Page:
Fontbonne Awarded $1.25 Million Grant for Deaf Education Program

Top Quote The Department of Education's Office of Special Education and Rehabilitative Services has awarded Fontbonne University a $1.25 million grant. End Quote
  • St. Louis, MO-IL (1888PressRelease) May 04, 2016 - Fontbonne University has received a $1.25 million grant to fund student tuition for a unique deaf education graduate program.

    The Department of Education's Office of Special Education and Rehabilitative Services announced recently that the five-year grant was awarded to support Fontbonne's Master of Arts in Deaf Education collaborative program serving students in the northeast United States.

    "We're thrilled that students with a desire to serve children who are deaf or hard of hearing will have the chance to get some of the best training and education in the country," said Gale Rice, dean of Fontbonne's college of education and allied health professions. "The grant makes it possible to award scholarships that cover nearly 90 percent of a student's tuition."

    The program is offered in partnership with the Clarke Schools for Hearing and Speech, which has schools in Boston, New York City, Philadelphia and Northampton, Mass. Students who live in or near these cities can benefit from a Fontbonne education through synchronous distance learning such as video conferences, interactive webinars and broadcast lectures - all in real-time as they are delivered to local Fontbonne students.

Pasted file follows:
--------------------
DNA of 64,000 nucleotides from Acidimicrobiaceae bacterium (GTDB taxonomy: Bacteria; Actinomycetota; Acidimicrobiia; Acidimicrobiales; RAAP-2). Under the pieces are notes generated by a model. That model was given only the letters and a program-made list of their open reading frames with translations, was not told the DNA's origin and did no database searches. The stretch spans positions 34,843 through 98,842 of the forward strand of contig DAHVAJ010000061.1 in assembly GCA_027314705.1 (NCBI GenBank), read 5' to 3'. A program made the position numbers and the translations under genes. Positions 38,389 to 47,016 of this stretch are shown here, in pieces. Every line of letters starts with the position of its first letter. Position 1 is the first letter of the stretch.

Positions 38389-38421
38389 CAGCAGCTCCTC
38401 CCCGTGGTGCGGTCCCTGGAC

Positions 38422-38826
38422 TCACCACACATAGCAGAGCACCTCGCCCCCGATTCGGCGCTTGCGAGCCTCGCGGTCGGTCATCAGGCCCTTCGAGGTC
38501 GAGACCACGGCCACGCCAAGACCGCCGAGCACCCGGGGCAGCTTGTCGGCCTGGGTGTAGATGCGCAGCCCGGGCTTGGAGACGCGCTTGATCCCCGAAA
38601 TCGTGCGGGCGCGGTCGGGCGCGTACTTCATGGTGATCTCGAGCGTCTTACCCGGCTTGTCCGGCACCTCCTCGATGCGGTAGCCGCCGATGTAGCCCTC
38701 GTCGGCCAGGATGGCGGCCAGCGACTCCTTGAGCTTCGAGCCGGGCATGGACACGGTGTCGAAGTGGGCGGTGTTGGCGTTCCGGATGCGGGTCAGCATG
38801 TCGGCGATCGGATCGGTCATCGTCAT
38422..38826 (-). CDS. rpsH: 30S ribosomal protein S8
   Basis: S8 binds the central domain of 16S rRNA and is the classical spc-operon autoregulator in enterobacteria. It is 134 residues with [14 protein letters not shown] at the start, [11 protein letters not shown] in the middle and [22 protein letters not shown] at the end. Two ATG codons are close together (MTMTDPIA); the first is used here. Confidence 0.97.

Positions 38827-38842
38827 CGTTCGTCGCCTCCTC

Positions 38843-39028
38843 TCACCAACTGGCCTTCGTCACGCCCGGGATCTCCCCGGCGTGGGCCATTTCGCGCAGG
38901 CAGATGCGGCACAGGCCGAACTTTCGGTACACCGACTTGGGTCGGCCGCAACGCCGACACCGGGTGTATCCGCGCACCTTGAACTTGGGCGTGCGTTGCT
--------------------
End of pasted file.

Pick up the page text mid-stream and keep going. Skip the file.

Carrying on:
"Our local St. Louis students in speech-language pathology and early intervention in deaf education take classes with the students in the northeast cohort," said Susan Lenihan, Fontbonne professor and project director for this program. "This gives them a national perspective and allows them to see the effects of other models of service delivery."

    In addition to the Fontbonne curriculum that students study, the program includes an onsite practicum component consisting of more than 400 hours of field experience. The Clarke schools provide education and services for children who are deaf and hard of hearing, offering students an ideal training ground for the practicum portion of the degree program. Practicum hours can also be completed through the Capital Region Education Council's Soundbridge Program in Connecticut and the Bergen County Hearing Impaired Program in New Jersey.

    "The program is a unique model that prepares a new generation of professionals," Rice said. "It stresses an interdisciplinary approach, incorporating best practices from deaf education, early childhood education, speech-language pathology and special education."

    More than 30 candidates will be selected to participate in the degree program. The first scholarships will be awarded beginning in June. For more information, call 314-889-1407 or visit

    Fontbonne University is a Catholic coeducational institution of higher education offering undergraduate and graduate degrees in the liberal arts and professional studies, as well as evening and online programs for working adults. Fontbonne was founded in 1923 and is sponsored by the Sisters of St. Joseph of Carondelet.

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